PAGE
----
With school out for the summer, there’s plenty of time to create! Even better than a summer vacation is the chance to use your imagination and learn clever skills that stay with you your whole life. Why not join Book City, a summer writing and bookmaking workshop for teens, taught by the brilliant Kate Schapira? She spills more about into what to expect during Book City in our interview below.
Class starts on Tuesday, July 19 and runs twice a week for 4 weeks. The cost of the course is pay-what-you-can with a sliding scale of $10-175. No prior writing experience required! Register today to secure your spot.
Thank you to RISCA for supporting this class!
Q: Can you imagine what it might be like as a teenager interested in writing, but possibly intimidated to share secret thoughts?
A: Not only can I imagine that, I’ve been that! It was a while ago, but I remember it well enough to say a few things that I wish someone had told me at that time:
- You don’t have to share your secret thoughts. The things that you include in your writing can be things that the people who know you already know you think, or things that you make up. Writing has more power for both writer and reader when it feels true, but that’s not always the same as telling every bit of the literal truth, though it can be. The writers whose poems we’ll read together are all over the map in terms of how much they choose to reveal. You can do what works for you.
- It’s really natural to compare what you FEEL like to what everyone else SEEMS like—you’re the only person you know from inside, after all—but it can be helpful to keep in mind that everyone who writes has truths they’re worried about saying out loud or writing down, that everybody has moments of more or less confidence and moments when the possible consequences of telling the truth makes them nervous, and that everyone’s truth is important to tell and important to hear, when they’re ready. That includes you, and it includes the other participants in this class too, which is why we’re going to write AND read, talk AND listen.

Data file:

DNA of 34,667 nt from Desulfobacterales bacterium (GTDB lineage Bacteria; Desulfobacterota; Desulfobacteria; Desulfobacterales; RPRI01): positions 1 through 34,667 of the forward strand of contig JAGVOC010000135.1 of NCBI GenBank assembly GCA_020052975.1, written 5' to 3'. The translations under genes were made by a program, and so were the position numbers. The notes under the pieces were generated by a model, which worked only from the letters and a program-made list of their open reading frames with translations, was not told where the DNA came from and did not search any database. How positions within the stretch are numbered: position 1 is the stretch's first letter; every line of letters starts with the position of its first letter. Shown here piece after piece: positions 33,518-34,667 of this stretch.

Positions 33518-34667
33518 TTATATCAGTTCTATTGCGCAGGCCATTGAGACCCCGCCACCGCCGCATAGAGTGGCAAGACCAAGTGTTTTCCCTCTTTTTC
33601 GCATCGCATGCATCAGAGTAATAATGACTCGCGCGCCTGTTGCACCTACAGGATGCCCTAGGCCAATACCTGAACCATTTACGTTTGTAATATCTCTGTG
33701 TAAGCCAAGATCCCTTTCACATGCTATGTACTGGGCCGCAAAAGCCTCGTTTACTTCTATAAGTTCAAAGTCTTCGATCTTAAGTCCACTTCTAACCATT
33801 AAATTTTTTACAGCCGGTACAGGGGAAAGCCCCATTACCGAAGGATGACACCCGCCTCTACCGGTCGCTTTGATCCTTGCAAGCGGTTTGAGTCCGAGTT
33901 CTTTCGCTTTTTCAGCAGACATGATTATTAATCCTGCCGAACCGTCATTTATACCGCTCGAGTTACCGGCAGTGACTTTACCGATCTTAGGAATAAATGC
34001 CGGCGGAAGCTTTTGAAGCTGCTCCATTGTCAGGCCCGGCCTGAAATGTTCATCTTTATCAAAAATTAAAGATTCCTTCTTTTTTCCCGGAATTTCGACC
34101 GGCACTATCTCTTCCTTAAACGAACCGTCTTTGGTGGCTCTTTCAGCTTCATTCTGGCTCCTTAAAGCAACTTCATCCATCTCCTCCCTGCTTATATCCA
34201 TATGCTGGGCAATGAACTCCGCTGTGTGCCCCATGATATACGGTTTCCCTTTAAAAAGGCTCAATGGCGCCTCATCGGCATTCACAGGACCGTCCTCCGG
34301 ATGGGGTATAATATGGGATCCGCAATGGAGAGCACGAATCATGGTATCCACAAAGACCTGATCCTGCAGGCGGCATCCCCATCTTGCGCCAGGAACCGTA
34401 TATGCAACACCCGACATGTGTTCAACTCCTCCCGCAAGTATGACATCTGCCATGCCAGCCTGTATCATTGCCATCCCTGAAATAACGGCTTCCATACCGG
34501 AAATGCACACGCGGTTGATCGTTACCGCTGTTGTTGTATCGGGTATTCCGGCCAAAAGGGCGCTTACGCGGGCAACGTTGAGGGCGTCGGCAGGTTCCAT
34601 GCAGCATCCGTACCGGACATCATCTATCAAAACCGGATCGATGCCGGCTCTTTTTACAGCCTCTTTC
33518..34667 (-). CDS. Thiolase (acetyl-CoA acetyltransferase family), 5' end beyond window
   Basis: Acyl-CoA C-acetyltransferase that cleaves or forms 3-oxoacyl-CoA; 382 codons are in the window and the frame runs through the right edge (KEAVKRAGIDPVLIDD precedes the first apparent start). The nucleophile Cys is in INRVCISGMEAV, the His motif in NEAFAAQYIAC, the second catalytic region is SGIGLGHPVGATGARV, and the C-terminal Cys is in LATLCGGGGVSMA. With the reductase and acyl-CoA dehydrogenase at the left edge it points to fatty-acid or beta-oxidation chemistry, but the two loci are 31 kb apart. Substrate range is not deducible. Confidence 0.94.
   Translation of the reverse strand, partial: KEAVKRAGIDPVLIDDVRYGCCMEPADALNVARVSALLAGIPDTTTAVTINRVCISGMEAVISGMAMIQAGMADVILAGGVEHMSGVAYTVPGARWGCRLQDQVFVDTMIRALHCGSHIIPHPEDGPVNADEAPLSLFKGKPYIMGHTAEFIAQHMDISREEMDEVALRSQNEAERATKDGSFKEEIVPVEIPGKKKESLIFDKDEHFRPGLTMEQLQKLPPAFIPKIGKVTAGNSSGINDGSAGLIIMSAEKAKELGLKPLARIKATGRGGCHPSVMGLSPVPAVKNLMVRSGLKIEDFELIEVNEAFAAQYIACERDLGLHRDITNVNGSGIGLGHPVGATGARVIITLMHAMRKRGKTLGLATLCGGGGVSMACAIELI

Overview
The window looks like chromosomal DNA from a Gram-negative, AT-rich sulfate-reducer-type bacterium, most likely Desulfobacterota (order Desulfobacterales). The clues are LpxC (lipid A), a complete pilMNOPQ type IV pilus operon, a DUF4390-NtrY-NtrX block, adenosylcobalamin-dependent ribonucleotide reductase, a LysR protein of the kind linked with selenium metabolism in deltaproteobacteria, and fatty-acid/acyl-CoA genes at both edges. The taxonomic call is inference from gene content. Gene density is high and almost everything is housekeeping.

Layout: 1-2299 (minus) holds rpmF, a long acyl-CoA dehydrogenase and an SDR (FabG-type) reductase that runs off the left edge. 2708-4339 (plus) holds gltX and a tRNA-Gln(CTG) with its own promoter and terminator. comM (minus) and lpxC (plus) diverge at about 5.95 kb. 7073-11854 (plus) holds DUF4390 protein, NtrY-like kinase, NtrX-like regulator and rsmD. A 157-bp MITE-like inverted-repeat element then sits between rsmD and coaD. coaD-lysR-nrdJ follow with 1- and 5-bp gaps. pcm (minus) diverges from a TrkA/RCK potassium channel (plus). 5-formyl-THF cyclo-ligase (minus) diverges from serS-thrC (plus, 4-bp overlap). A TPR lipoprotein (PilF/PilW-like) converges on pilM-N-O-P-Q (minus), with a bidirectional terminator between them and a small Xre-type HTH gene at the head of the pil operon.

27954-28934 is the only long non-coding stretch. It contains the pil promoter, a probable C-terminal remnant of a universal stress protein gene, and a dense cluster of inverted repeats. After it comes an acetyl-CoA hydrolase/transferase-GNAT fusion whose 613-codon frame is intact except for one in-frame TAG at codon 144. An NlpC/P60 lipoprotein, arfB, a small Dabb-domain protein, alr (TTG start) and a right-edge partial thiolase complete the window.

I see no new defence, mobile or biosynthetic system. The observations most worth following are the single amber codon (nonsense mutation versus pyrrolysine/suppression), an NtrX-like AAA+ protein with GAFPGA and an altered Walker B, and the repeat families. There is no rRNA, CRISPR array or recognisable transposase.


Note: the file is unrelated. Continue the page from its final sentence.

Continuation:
- We—the class as a whole—are going to do our best to make the room in which we write together an exciting, kind, and fair room, a room where sharing your thoughts (whatever kind) feels possible to you. If you have ideas about how we could make the room more like that as the class goes on, please let us know; think, too, about how what you’re doing could make the room more exciting, kind and fair for your classmates!
Q: Is it okay if students don’t have any prior experience?
A: Absolutely! This is a class for people who write on their own a lot, for people who never do, and for people anywhere in between. The exercises/suggestions for writing will be various and easy to try. If you think you might like to write a bunch of poems that go together and make a book out of them, this class is for you.
Q: How is collage a good entry point into creative exploration?
A: Collage lets you make up some of it but not all of it, whatever “it” is. Someone else has done the making; you get to do the choosing and arranging. If making something new is feeling a little daunting to you, or if you don’t know where to start, collage lets something else provide you with the starting point, and you can continue on from there; it can be like getting a boost over a wall. It can also help you come up with combinations of words, images or ideas that you might not have thought of on your own, which can in turn get you started on trains of thought that are your own. This is true of words, images, or a combination!